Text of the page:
Your transmission died and you need a new car. Your water heater broke and you received a large medical bill. And all of this happened while you’re in between jobs.
Life happens, and now, despite your best efforts to live from an emergency savings account, you need a personal loan to pay for the damages.
By “personal loan,” I’m not referring to a loan from a friend or family member. Instead, I’m referring to a loan from a company like SoFi, Avant, Prosper, or Lending Club, which gives loans to individuals.
You need to decide whether to apply for a secured loan or an unsecured loan. Which is better? To answer that question, you need to know the basic differences of the loans before deciding which is right for you.
Secured personal loans
Secured loans offer the least risk to lenders. If you get approved for a secured loan, you’ll have to offer up something of value as collateral.
Examples of secured loans:
- (Some) personal loans
- Home equity loans
- Home equity lines of credit
- Car or vehicle loans (including RVs, boats, etc.)
The lender will hold the title or deed of your collateral until you repay your loan in full. If you don’t make your payments, the lender will be able to recoup their losses by going after the item of value you put on the line to get the loan. Your car, your house, or extra vehicles like motorcycles or RVs are typical examples of collateral.
Secured loans typically have lower interest rates. However, since secured loans are usually for larger amounts, the payback period can be up to 30 years in some cases, meaning you could end up paying more in interest in the long run.
Unsecured personal loans
Unsecured loans don’t require collateral. However, because they mean more risk for the lender, the interest rates on unsecured personal loans will be much higher than secured personal loans.
Examples of unsecured loans:
- (Some) personal loans
- Student loans
- Small home improvement or repair loans (usually less than $5000)
- Personal lines of credit
Unsecured loans can be difficult to get, especially if you have a low credit score. The higher your credit score, and the better your credit repayment history, the more likely you are to be able to get an unsecured personal loan with a good interest rate. Also, because of the risk to the lender, companies typically don’t offer unsecured loans without a cosigner for more than $5,000.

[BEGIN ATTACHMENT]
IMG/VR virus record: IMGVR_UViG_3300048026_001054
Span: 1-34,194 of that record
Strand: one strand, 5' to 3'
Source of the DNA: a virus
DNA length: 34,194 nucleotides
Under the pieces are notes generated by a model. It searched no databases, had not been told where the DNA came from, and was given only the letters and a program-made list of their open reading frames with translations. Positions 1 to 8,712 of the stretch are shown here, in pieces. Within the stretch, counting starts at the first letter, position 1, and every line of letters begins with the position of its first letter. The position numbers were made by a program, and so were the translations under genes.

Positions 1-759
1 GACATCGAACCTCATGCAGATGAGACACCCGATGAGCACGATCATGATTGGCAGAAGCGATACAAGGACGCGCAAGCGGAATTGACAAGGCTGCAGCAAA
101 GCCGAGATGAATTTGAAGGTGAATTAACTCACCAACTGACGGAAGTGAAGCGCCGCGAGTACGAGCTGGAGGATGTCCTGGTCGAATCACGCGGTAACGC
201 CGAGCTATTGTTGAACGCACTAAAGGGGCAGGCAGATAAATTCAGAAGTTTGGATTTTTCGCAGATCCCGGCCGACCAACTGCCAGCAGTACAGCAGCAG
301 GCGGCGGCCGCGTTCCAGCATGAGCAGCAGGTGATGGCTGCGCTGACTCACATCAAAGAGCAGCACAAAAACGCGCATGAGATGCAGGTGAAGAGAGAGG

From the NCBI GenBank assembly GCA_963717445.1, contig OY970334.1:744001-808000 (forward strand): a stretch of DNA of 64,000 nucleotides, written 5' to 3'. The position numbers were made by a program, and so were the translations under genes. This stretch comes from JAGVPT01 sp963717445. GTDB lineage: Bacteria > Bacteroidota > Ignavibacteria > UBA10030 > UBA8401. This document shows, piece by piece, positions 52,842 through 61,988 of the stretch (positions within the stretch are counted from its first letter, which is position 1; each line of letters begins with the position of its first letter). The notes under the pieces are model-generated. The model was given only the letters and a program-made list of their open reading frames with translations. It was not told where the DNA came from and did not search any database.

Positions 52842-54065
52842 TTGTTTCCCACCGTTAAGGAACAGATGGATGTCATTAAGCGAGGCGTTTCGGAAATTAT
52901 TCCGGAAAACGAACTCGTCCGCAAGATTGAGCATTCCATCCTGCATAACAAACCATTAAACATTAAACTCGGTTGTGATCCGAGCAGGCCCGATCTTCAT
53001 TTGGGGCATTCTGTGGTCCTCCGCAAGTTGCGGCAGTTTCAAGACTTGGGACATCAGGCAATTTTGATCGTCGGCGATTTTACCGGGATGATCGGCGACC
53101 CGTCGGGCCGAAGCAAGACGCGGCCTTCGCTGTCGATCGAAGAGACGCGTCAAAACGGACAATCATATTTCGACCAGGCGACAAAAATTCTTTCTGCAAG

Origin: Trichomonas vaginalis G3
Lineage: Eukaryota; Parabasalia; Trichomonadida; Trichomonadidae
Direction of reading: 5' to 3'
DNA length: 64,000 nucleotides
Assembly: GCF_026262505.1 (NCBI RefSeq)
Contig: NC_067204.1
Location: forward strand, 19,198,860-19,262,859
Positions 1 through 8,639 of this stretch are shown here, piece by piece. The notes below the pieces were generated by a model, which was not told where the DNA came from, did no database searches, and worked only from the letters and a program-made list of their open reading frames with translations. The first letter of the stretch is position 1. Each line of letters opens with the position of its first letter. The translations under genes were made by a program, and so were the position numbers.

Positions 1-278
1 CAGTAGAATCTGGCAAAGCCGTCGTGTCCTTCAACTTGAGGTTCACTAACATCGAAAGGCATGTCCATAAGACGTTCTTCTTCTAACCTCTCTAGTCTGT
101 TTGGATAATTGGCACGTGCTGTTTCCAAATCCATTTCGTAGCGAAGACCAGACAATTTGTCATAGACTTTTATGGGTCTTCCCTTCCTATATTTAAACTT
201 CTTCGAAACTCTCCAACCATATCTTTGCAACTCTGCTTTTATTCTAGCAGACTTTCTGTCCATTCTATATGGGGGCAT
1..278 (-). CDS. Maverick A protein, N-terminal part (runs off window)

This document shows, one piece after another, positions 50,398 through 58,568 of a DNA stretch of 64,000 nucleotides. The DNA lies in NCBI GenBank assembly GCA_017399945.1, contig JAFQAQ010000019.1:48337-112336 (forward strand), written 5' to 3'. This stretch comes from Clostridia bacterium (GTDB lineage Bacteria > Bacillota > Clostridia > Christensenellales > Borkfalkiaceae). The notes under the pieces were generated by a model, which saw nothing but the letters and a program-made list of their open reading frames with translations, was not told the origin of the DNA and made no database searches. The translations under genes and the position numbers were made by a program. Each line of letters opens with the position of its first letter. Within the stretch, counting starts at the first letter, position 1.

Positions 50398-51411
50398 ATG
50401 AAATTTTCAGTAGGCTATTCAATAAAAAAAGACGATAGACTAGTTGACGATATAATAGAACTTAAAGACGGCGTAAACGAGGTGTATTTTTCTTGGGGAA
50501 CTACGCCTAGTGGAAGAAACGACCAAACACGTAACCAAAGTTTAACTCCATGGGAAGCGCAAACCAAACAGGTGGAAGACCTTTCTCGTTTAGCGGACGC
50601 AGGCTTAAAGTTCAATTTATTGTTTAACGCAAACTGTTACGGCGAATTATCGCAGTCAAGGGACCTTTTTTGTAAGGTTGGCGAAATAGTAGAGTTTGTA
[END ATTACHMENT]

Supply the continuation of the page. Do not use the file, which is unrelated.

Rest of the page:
If you need a loan but don’t have anything of value to offer as collateral, an unsecured loan cosigned by someone with a better credit score may be your only option.
If you aren’t able to make your payments, the cosigner would be responsible for paying back your loan. (Read: don’t ever put a friend or family member in this position unless you have no other choices. Friends don’t let friends cosign on loans).
Which is best: secured vs. unsecured loan?
Secured and unsecured loans affect your credit score similarly. Borrowed money is debt, secured or not.
Despite their basic differences, secured and unsecured loans have similarities. Late payments affect your credit score and repayment history the same way, for example. A single 30-day late payment can drop your credit score by 60 points or more.
The default process on both loans work the same way as well. If your account is 150 days overdue or more, the lender will report your default to the credit bureau.
Lenders can either repossess your collateral items for secured loans or pass your debt to collection companies. They can even elect to take you to court to recoup their losses. If you lose in court, you could end up facing wage garnishment and tax refund withholding.
Defaulting on a personal loan for a home (i.e. foreclosure) can affect your credit score for seven years. If you decide to get a secured loan, make sure you have the income security to make payments on time.
The bottom line
Secured and unsecured loans aren’t better or worse. They’re just different. Debt is serious business, and both types of loans can carry dire consequences.
If you get a secured loan, will you be willing to lose your house or car if you’re not able to make payments? If you get an unsecured loan, are you willing to deal with the threat of collections or wage garnishment?
If you need a loan, think carefully about whether you’re able to make the payments – and also, whether you’re willing to deal with the consequences if you can’t.
Avoid taking on new debt, if possible, by using your savings or finding another way to deal with your problem without taking out a loan. Trim your spending in other areas of your life. Find ways to earn extra money on the side.
If you do need to take out a personal loan, understand the distinctions between the various loan products offered by banks and financial institutions. Take out the smallest loan amount that you need, and repay it as quickly as you can.
Interested in a personal loan?Here are the top personal loan lenders of 2018!
|Lender||Rates (APR)||Loan Amount|
|1 Includes AutoPay discount. Important Disclosures for SoFi.
2 Important Disclosures for Citizens Bank.
Citizens Bank Disclosures
* Important Disclosures for Upgrade Bank.
Upgrade Bank Disclosures
|7.73% – 29.99%||$1,000 - $50,000|
|6.15% – 15.37%1||$5,000 - $100,000|
|5.96% – 35.97%*||$1,000 - $50,000||Visit Upgrade|
|8.00% – 25.00%||$5,000 - $35,000|
|4.99% – 29.99%||$10,000 - $35,000||Visit FreedomPlus|
|5.99% – 18.99%2||$5,000 - $50,000||Visit Citizens|
|15.49% – 34.49%||$2,000 - $25,000||Visit LendingPoint|
|5.99% – 35.89%||$1,000 - $40,000||Visit LendingClub|
|5.49% – 18.24%||$5,000 - $75,000||Visit Earnest|
|9.95% – 35.99%||$2,000 - $35,000||Visit Avant|